AmphibiaWeb - Rana coreana


(Translations may not be accurate.)

Rana coreana Okada, 1928
Korean Brown Frog, Amur Brown Frog. Han-Guk-San-Gae-Gu-Ri
Subgenus: Rana
family: Ranidae
genus: Rana
Species Description: Song JY, Matsui M, Chung KH, Oh HS, Zhao W.2006 Distinct specific status of the Korean brown frog, Rana amurensis coreana (Amphibia: Ranidae). Zoolog Sci. 2006 Feb;23(2):219-24

© 2009 Pierre Fidenci (1 of 9)

AmphibiaChina 中国两栖类.

Conservation Status (definitions)
IUCN Red List Status Account Least Concern (LC)
National Status None
Regional Status None
Access Conservation Needs Assessment Report .



View distribution map in BerkeleyMapper.
View Bd and Bsal data (23 records).

This species is the smallest of all brown frogs found in Korea, with males reaching up to 38 mm and females to 44 mm svl. Two dorsal stripes with black spots. This species differs from other brown frogs (e.g., Rana dybowskii) by having a continuous white line along the upper lips. Distinct dark speckling extends from behind the eardrums to the hedge of the snout. Dorsal and ventral skin are smooth with no tubercles. Toe webbing is well-developed. Males are smaller than females and have nuptial pads on the first finger during breeding season.

Distribution and Habitat

Country distribution from AmphibiaWeb's database: Korea, Democratic People's Republic of, Korea, Republic of


View distribution map in BerkeleyMapper.
View Bd and Bsal data (23 records).
It occurs in Korea (Democratic People's Republic of and Korea, Republic of). Widely distributed in Republic of Korea. It inhabits mostly paddy fields and associated creeks at low elevations (up to 700 m asl but usually below 400 m asl; Song 2008).

Life History, Abundance, Activity, and Special Behaviors
Breeding occurs in early spring and metamorphs can be observed in late May (P. Fidenci, personal observation 2009). This species returns to mountain valleys prior to hibernation.

Trends and Threats
Population trends are unknown, however it can be quite common in some areas of Korea. This species has been observed to successfully breed in rice paddies where local residents used pesticides (P. Fidenci, personal observation 2009). Threats to this species include aquatic habitat alteration and loss, pesticides, fertilizers, and pollutants.

Relation to Humans
The species is dependent on the use and preservation of rice paddies.

Possible reasons for amphibian decline

General habitat alteration and loss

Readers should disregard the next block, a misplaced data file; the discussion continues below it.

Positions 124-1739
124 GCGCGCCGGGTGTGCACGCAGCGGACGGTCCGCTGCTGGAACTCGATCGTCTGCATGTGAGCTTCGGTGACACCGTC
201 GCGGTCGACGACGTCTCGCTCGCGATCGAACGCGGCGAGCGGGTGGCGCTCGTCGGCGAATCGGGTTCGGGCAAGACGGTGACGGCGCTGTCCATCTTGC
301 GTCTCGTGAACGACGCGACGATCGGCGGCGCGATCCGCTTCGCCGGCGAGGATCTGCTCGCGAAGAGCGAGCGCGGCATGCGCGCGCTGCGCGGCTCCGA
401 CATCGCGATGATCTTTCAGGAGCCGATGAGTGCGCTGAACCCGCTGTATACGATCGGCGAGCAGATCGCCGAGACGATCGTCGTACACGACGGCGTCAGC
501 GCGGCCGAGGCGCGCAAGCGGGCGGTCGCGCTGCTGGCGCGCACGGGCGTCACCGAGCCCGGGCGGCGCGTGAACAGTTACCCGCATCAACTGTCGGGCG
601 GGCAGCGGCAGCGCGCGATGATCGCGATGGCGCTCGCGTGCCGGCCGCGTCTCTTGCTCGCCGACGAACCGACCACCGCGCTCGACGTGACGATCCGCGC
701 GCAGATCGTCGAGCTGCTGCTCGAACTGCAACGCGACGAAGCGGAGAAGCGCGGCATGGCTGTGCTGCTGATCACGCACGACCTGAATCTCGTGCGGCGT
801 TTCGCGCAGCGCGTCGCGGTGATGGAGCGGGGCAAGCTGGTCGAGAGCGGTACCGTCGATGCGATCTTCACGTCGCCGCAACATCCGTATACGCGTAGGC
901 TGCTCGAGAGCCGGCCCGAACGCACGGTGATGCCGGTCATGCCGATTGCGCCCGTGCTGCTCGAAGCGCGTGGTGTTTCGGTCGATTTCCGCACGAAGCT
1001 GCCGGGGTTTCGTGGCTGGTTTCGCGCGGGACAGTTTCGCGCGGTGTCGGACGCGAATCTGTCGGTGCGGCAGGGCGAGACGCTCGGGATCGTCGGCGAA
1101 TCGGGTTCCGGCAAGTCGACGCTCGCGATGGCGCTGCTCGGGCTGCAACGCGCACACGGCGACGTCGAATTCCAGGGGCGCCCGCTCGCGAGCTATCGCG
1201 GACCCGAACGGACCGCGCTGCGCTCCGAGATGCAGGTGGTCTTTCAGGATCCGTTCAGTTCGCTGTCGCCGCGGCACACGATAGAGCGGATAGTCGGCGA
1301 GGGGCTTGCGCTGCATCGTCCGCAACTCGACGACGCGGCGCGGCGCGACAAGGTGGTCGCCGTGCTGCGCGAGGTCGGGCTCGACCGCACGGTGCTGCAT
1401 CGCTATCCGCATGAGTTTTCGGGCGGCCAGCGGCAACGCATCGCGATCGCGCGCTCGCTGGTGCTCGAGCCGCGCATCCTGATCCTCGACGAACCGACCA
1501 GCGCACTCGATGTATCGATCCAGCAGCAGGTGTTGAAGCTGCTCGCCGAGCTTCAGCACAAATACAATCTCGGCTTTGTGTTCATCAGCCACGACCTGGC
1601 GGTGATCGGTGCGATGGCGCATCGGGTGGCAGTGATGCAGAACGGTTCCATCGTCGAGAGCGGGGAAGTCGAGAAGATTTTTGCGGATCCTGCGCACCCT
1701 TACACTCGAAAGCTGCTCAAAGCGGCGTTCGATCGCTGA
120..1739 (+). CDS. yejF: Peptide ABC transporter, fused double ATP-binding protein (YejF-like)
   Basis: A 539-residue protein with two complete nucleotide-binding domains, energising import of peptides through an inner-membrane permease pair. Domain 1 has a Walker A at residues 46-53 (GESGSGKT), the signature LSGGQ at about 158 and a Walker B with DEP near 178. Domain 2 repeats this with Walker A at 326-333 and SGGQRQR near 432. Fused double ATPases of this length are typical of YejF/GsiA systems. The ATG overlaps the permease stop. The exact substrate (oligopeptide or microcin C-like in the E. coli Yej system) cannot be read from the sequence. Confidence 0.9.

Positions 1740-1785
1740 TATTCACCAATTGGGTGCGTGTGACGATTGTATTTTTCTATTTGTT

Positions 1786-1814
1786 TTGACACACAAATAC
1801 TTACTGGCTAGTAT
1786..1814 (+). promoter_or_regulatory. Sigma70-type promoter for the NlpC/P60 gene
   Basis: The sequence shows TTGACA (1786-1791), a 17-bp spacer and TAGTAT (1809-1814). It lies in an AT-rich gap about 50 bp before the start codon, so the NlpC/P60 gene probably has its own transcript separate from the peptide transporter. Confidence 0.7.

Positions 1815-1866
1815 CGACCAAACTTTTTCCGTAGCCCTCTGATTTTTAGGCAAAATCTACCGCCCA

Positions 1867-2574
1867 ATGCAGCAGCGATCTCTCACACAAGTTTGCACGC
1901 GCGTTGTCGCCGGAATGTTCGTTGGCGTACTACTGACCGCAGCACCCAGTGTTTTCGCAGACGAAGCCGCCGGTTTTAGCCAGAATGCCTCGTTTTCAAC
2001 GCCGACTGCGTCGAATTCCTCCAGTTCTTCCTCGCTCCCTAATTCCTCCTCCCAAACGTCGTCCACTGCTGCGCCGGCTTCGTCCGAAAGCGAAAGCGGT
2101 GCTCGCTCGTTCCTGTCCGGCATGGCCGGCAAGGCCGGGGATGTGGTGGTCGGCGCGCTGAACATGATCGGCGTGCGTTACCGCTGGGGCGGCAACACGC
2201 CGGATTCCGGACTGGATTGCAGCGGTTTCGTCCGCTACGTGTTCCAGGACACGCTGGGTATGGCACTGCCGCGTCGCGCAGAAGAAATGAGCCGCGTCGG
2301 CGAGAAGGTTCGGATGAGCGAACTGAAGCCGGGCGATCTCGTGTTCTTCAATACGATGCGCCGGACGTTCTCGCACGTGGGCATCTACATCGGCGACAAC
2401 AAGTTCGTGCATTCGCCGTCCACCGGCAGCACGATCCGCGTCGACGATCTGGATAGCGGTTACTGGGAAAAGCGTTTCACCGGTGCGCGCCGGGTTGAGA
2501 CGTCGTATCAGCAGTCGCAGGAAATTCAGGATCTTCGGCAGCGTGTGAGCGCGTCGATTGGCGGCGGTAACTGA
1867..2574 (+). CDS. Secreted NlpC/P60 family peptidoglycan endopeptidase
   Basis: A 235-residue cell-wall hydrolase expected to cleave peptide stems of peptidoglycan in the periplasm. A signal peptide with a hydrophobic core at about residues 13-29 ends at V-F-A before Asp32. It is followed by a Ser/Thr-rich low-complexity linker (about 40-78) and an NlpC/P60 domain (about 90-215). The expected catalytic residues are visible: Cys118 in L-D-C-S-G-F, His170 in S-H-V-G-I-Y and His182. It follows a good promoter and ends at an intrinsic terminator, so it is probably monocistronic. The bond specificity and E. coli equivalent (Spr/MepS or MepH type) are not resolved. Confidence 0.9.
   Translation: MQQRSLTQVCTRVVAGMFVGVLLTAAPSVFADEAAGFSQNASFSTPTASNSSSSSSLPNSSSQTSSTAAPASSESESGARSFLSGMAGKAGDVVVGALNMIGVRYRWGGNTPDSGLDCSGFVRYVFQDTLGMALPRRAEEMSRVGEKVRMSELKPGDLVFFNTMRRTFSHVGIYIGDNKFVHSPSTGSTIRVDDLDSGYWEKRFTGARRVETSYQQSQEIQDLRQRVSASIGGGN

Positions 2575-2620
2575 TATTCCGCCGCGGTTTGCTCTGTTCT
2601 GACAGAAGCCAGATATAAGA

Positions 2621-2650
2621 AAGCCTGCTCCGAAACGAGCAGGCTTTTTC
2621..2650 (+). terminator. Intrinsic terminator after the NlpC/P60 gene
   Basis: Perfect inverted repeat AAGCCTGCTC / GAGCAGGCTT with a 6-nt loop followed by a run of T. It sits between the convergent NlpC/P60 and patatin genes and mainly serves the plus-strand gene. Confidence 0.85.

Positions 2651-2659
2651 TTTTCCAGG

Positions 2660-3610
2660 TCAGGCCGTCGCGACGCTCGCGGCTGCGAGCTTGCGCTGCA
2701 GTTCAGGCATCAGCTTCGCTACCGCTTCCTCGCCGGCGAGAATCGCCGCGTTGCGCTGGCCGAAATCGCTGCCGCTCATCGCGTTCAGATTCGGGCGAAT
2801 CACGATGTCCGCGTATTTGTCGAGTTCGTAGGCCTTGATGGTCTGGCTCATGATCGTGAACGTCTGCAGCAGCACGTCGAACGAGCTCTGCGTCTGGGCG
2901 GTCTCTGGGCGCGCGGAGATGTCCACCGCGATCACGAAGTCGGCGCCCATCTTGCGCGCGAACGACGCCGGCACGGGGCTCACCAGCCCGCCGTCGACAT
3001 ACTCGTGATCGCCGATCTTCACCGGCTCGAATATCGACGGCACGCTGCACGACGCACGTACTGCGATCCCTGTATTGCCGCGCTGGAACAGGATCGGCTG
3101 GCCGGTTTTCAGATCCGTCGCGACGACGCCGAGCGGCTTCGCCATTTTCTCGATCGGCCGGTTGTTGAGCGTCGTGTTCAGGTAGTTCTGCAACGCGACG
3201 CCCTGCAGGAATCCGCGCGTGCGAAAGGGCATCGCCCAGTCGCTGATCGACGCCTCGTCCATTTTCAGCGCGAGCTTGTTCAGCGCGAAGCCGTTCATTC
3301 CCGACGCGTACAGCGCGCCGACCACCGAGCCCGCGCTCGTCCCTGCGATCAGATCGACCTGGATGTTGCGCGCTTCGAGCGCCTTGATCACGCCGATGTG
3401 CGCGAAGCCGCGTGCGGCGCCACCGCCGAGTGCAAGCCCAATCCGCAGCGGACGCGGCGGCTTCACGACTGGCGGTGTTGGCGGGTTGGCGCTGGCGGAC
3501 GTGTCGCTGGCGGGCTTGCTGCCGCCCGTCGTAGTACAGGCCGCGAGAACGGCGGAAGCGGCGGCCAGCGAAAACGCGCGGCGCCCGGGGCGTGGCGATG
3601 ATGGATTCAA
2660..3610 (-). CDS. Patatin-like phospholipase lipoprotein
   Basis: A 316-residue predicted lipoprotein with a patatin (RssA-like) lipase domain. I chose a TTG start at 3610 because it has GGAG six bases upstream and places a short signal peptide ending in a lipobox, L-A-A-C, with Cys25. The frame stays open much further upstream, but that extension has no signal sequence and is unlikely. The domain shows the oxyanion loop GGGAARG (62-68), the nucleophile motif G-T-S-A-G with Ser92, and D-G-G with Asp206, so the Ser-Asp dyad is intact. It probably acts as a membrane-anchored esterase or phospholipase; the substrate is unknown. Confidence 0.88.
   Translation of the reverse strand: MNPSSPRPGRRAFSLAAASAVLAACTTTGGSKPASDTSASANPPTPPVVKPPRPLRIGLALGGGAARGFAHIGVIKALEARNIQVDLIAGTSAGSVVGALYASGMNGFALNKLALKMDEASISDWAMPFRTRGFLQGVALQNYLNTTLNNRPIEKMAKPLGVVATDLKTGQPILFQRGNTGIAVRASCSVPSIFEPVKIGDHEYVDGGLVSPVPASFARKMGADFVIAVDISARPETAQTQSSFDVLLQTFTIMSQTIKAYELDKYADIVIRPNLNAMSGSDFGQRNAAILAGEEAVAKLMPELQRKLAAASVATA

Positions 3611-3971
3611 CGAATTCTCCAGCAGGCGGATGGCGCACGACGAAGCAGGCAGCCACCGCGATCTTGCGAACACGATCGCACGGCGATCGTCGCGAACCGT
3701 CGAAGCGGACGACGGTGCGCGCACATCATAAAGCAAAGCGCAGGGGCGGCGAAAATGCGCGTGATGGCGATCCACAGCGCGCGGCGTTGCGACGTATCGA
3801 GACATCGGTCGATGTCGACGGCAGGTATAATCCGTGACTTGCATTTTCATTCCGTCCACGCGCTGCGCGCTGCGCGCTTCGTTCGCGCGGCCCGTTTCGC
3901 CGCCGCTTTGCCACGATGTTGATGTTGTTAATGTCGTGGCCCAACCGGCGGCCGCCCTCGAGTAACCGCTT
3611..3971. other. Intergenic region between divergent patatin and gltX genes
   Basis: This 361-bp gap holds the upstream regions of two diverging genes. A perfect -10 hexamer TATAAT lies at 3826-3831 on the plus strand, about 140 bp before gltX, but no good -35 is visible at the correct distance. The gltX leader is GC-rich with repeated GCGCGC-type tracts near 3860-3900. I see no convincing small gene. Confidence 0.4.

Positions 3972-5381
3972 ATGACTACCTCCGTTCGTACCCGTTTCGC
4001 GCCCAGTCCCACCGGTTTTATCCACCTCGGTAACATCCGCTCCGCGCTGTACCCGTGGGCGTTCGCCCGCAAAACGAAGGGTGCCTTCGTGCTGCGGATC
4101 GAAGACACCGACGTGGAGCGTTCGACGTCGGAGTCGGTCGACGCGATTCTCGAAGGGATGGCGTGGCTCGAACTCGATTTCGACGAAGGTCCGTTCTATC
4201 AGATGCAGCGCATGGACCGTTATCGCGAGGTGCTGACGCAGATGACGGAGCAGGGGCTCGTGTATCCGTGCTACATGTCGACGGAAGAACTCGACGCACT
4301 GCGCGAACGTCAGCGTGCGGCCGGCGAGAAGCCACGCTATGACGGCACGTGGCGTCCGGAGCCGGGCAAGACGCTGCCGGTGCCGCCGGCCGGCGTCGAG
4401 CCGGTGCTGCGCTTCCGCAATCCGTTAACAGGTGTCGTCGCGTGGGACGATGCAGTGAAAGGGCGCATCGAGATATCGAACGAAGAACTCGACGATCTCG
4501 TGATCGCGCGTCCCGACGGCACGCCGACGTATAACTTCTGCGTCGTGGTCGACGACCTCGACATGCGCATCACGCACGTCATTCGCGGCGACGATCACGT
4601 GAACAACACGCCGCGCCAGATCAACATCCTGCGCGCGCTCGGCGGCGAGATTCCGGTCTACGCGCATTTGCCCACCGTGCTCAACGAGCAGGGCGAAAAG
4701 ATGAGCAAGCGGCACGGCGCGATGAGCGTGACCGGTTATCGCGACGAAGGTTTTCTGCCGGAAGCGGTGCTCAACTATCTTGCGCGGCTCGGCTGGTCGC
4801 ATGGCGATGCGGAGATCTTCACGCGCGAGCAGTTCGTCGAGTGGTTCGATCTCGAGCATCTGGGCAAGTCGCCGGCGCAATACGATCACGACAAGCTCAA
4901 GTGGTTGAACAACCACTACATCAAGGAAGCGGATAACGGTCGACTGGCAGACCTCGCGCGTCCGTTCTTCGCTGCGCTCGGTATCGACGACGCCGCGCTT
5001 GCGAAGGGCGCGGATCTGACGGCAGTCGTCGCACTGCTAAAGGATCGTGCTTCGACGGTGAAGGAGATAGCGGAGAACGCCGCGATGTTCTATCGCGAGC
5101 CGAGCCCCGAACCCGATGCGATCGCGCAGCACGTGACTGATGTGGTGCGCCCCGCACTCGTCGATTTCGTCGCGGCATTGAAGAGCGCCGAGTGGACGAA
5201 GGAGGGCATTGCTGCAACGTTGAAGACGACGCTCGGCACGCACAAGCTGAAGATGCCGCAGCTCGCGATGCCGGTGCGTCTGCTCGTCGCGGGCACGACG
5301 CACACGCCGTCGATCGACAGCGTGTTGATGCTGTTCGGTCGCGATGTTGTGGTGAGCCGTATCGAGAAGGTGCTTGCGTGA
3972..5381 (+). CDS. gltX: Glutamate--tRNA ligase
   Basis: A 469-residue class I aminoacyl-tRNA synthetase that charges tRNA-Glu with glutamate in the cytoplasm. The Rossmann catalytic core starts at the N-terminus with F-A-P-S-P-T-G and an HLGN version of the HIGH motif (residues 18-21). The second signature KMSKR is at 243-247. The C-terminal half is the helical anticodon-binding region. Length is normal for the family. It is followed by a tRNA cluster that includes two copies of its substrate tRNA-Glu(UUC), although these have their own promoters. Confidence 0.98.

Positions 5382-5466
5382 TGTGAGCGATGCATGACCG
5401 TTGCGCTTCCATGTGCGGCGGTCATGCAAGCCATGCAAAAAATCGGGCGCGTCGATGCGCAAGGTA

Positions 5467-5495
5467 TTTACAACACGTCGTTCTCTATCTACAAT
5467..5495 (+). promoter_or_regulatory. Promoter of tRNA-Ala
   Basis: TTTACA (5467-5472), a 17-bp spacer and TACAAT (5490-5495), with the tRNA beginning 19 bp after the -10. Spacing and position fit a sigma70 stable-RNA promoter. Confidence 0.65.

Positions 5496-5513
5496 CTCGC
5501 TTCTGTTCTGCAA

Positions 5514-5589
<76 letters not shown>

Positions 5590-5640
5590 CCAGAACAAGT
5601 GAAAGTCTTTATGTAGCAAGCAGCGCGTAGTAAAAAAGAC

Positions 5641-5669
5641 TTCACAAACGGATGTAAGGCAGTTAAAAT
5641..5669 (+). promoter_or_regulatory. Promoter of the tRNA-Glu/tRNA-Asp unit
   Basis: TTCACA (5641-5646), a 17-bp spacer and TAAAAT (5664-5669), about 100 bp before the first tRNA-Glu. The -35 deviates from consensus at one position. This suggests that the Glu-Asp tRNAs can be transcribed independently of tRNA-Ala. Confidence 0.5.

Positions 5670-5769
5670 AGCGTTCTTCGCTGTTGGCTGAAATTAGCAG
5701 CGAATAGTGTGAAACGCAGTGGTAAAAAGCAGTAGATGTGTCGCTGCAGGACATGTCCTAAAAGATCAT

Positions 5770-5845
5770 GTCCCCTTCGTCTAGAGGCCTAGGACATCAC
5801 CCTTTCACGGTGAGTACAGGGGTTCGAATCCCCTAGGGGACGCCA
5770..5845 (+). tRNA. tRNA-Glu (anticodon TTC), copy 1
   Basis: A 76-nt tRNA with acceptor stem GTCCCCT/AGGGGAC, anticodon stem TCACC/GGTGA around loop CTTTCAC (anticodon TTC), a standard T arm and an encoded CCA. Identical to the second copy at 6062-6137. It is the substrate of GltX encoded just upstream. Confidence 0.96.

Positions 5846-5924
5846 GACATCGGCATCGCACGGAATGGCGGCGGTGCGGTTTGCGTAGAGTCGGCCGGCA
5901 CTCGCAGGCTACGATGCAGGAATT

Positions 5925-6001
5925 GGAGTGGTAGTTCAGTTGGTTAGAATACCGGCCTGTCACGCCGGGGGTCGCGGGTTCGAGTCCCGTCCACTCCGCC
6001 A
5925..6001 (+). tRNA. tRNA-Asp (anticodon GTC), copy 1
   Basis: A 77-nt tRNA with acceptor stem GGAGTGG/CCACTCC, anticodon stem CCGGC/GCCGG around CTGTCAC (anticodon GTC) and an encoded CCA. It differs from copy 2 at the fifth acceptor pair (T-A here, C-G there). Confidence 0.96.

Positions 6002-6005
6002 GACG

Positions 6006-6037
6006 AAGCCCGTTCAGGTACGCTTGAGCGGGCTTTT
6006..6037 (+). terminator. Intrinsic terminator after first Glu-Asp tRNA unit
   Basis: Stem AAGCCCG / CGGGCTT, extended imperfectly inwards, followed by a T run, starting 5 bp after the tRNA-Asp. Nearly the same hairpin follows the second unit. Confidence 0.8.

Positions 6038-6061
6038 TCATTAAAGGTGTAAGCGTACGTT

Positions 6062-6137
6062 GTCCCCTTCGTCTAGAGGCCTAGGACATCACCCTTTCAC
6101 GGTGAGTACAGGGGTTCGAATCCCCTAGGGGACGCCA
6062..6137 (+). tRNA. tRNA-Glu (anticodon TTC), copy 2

Drainage of habitat
Local pesticides, fertilizers, and pollutants


Fidenci, P. (2009). Personal observations on Rana coreana. Kyeonggi-do, Sinbuk-myeon, Gawol-eup, Republic of Korea. May 2009.

Shannon, F. A. (1956). ''The reptiles and amphibians of Korea.'' Herpetologica, 12, 22-49.

Song, J.-Y. (2007). A Field Guide Book of Amphibians and Reptiles in the Korean National Park, National Park Research Institute, Annual Report No. 2007-3. KNPS, Korea.

Song, J.-Y. (2008). Rana coreana. In: IUCN 2009. IUCN Red List of Threatened Species. Version 2009.1. Downloaded on 22 June 2009.

Song, J.-Y., Matsui, M., Chung, K.-H., Oh, H.-S., and Zhao, W. (2006). ''Distinct specific status of the Korean brown frog, Rana amurensis coreana (Amphibia: Ranidae).'' Zoological Science, 23, 219-224.

Szyndlar, Z. (1984). ''A description of a small collection of amphibians and reptiles from the People's Democratic Republic of Korea with notes on the distribution of the herpetofauna in that country.'' Acta Zoologica Cracoviensia, 27, 1-18.

Yang, S.-Y., and Yu, C. H. (1978). ''Checklist of Korean amphibians.'' Bulletin of the Institute of Basic Sciences, Inha University, 5, 81-90.

Originally submitted by: Pierre Fidenci (first posted 2009-06-22)
Edited by: Kellie Whittaker (2009-06-23)

Species Account Citation: AmphibiaWeb 2009 Rana coreana: Korean Brown Frog <> University of California, Berkeley, CA, USA. Accessed May 19, 2024.

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Citation: AmphibiaWeb. 2024. <> University of California, Berkeley, CA, USA. Accessed 19 May 2024.

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